The Young Draftee by Monte Howell was written from the standpoint of an 18 year old who goes off to war after being inducted into the Army immediately following graduation from high school. Trained as a combat engineer, he was selected for this specialty on the basis of his mechanical drawing and machine shop high school courses. He served his entire combat tour with the 114th Combat Engineers attached to the 32nd Inf Div and saw action in New Guinea, Leyte, and Luzon. His unit was also part of the occupation force on Kyushu after the war.
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The basis for the narrative was an effort to produce an explanatory record for the hundred wartime photographs that Howell took during his tour and which he later rediscovered. In the book only forty-six are utilized with the addition of four more showing post-wartime activities. The quality of the photos (in the copy of the book I had) is generally good, but the printed captions, although readable, are too light. Errors of punctuation, spelling, and grammar are found in many places, but do not really detract from an understanding of the content.
The description of combat engagements from a private's standpoint is absolutely classic. Using a wry humor (“…the biggest change from basic training is they are shooting back at us…That sure takes the fun out of it.” p. 33) and descriptions of assorted non-combat incidents, he gives an outstanding picture, which though personal seems clearly to represent the attitudes and behaviors of men who served in that era. The book also provides an enchanting picture of the information gap in the lower ranks. “They loaded all of us on LSTs and set sail for some place” (p. 60) is the description given for his unit's move from Leyte to Luzon.
Throughout the book Howell intersperses descriptions of campaigns, casualty figures, and provides absolutely fascinating details of the way some weapons were utilized such as the Japanese knee mortars, and 60 mm trigger fired mortars mounted on machine gun tripods and fired pointblank at enemy positions. His dislike of Gen. Douglas MacArthur is apparent at several points, and probably mirrors the feelings of many men who served in the South Pacific Theatre during WWII.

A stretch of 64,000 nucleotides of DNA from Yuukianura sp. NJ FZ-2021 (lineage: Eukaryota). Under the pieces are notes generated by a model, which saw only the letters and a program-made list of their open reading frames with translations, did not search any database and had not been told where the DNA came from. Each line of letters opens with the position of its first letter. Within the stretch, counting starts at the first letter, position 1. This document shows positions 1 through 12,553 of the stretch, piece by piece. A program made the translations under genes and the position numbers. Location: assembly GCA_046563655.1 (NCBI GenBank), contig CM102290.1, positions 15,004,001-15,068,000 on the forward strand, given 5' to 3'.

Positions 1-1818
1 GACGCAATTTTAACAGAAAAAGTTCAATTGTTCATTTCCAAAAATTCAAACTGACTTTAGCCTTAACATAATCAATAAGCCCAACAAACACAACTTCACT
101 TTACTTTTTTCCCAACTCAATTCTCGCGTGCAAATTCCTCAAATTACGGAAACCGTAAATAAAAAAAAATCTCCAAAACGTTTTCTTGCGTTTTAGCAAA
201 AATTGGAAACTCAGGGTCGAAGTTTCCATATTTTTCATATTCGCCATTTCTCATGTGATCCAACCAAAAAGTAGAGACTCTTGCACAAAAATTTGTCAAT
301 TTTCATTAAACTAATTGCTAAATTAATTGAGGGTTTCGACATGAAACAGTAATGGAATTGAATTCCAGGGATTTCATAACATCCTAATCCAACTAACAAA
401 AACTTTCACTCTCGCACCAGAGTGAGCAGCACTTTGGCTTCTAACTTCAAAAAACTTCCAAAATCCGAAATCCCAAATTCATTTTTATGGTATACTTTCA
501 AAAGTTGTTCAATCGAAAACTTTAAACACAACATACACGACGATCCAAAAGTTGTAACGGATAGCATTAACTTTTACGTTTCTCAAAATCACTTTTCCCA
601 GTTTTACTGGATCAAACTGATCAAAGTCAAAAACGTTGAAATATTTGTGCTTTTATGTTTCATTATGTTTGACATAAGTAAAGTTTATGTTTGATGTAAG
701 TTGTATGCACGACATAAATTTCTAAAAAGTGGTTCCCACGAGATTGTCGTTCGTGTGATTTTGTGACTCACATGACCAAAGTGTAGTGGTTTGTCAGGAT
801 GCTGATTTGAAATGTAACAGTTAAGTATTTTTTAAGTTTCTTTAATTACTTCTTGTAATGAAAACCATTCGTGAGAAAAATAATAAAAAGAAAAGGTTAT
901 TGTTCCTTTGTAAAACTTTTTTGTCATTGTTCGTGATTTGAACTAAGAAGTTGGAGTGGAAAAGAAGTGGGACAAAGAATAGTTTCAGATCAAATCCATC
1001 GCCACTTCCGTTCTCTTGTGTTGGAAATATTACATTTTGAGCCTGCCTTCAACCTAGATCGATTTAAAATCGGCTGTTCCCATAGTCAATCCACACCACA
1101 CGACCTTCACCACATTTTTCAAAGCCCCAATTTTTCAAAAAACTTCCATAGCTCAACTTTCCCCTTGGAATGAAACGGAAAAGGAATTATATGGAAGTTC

In the last chapter Howell gives a brief description of his post-war activities. While these are interesting, his comments about societal attitudes are probably more significant. The policy he adopted after the war of looking to the future rather than dwelling on the past, his concerns for the present day blatant criticism of our government and for the attitude of “let someone else do it” (p. 134) all strike a resonant cord.
Overall, this is a marvelously interesting and descriptive book. It provides information from a unique standpoint of a little known and inadequately discussed segment of WWII. I would recommend it highly as a picture of the war in the South Pacific from a private's viewpoint, and as a source for information on the Leyte and Luzon campaigns.
The review of this Book prepared by Albert E Breland Jr. M.D.
The unknown is always the frightening component of the war. From basic training to the actual deployment in the theater of action, the reader is apprised of the awful fear that was always prevalent.
This is the kind of a story that is omitted from our history books,and is only when we read first person accounts that can we truly appreciate the suffering of soldiers at war. Monte Howell's penetrating personal perceptions of the war only confirm that war is about people, and we still have not learned that no one wins.
The review of this Book prepared by I. Goldman
Of all of the stories to come out about World War II few are written about the young 18 year old inexperienced soldiers who were thrust into a brutal part of the war. None were professional soldiers, most were draftees or civilians who were allowed to play soldier for the duration of the war. This true story identifies those everday occurrences which a "young soldier" experiences as he goes through army basic training, being sent overseas to an infantry replacement depot in New Guinea, never quite knowing where he was or where he was or wher he was going. Finally experiencing the horrors of combat in Leyte and Luzon, Philippines and wondering if his luck was going to see him through these ordeals.
The war in the South Pacific was beyond being called brutal, savage war or some other words, which can explain what these men went through. The terrain, climate and disease those men had to fight besides the enemy was unbearable. The war in the South Pacific was a war without mercy. This is a descriptive march through history.
The review of this Book prepared by Julie Gooding